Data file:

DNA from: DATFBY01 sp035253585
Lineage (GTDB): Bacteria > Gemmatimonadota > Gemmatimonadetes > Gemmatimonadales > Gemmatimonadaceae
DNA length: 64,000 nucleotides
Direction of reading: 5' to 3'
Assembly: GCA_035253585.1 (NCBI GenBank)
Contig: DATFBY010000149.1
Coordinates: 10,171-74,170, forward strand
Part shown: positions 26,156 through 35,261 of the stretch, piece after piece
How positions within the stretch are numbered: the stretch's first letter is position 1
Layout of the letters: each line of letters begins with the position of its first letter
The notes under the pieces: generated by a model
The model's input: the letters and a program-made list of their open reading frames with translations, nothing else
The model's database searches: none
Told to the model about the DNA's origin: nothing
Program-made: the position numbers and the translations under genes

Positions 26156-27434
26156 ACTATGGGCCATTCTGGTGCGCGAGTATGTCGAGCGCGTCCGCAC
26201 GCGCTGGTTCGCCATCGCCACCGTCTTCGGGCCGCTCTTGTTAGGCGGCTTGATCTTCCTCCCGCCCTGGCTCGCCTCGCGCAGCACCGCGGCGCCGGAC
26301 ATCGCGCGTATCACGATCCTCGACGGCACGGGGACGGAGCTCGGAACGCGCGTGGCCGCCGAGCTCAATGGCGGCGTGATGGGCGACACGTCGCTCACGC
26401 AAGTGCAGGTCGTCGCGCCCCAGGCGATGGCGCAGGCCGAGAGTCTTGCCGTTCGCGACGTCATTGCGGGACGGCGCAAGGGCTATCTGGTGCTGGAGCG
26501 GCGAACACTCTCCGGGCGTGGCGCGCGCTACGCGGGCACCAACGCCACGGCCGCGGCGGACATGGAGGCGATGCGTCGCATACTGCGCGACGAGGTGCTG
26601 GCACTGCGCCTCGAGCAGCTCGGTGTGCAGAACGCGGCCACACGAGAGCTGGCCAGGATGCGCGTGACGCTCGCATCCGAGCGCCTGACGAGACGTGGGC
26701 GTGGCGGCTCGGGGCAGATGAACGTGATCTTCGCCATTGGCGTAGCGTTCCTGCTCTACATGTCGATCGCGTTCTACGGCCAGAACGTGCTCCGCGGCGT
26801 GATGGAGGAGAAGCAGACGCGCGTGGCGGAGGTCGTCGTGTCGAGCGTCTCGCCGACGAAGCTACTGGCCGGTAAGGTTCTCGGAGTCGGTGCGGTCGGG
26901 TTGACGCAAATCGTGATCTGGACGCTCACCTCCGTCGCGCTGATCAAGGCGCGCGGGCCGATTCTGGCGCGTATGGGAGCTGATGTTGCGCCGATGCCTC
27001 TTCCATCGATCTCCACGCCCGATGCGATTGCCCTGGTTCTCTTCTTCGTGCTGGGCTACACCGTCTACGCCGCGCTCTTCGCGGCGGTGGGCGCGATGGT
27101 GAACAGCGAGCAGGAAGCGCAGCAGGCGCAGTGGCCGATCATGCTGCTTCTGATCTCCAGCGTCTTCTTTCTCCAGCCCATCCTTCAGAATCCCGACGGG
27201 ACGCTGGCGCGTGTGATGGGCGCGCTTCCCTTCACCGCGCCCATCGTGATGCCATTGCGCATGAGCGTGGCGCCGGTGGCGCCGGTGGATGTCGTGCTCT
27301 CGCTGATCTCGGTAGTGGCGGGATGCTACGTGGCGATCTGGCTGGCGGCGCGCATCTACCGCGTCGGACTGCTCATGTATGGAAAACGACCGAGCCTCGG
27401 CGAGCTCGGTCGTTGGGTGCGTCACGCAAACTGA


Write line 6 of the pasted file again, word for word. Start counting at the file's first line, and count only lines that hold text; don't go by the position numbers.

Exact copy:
Contig: DATFBY010000149.1